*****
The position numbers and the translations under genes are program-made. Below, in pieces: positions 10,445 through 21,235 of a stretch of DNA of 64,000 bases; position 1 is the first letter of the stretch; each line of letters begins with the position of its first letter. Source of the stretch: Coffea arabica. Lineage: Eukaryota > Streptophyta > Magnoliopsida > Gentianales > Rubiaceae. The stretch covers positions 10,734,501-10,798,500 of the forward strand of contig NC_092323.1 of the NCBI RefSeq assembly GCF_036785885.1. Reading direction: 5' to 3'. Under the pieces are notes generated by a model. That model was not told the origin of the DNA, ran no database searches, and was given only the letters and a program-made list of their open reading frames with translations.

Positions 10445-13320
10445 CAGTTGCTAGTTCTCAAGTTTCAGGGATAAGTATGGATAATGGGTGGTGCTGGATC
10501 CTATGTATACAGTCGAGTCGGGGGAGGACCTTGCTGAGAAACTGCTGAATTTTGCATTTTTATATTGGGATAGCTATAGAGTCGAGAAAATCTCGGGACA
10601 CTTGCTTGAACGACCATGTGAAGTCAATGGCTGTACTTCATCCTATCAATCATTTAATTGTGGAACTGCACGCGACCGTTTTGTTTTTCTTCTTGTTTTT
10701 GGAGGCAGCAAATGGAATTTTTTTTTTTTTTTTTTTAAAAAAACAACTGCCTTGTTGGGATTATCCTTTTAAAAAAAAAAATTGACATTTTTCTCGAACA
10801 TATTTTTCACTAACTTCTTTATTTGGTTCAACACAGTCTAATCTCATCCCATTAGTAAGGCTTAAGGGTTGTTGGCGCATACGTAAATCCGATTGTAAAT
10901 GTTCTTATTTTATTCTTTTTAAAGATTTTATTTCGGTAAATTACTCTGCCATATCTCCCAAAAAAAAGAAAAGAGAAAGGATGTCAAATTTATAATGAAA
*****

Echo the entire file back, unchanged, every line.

The position numbers and the translations under genes are program-made. Below, in pieces: positions 10,445 through 21,235 of a stretch of DNA of 64,000 bases; position 1 is the first letter of the stretch; each line of letters begins with the position of its first letter. Source of the stretch: Coffea arabica. Lineage: Eukaryota > Streptophyta > Magnoliopsida > Gentianales > Rubiaceae. The stretch covers positions 10,734,501-10,798,500 of the forward strand of contig NC_092323.1 of the NCBI RefSeq assembly GCF_036785885.1. Reading direction: 5' to 3'. Under the pieces are notes generated by a model. That model was not told the origin of the DNA, ran no database searches, and was given only the letters and a program-made list of their open reading frames with translations.

Positions 10445-13320
10445 CAGTTGCTAGTTCTCAAGTTTCAGGGATAAGTATGGATAATGGGTGGTGCTGGATC
10501 CTATGTATACAGTCGAGTCGGGGGAGGACCTTGCTGAGAAACTGCTGAATTTTGCATTTTTATATTGGGATAGCTATAGAGTCGAGAAAATCTCGGGACA
10601 CTTGCTTGAACGACCATGTGAAGTCAATGGCTGTACTTCATCCTATCAATCATTTAATTGTGGAACTGCACGCGACCGTTTTGTTTTTCTTCTTGTTTTT
10701 GGAGGCAGCAAATGGAATTTTTTTTTTTTTTTTTTTAAAAAAACAACTGCCTTGTTGGGATTATCCTTTTAAAAAAAAAAATTGACATTTTTCTCGAACA
10801 TATTTTTCACTAACTTCTTTATTTGGTTCAACACAGTCTAATCTCATCCCATTAGTAAGGCTTAAGGGTTGTTGGCGCATACGTAAATCCGATTGTAAAT
10901 GTTCTTATTTTATTCTTTTTAAAGATTTTATTTCGGTAAATTACTCTGCCATATCTCCCAAAAAAAAGAAAAGAGAAAGGATGTCAAATTTATAATGAAA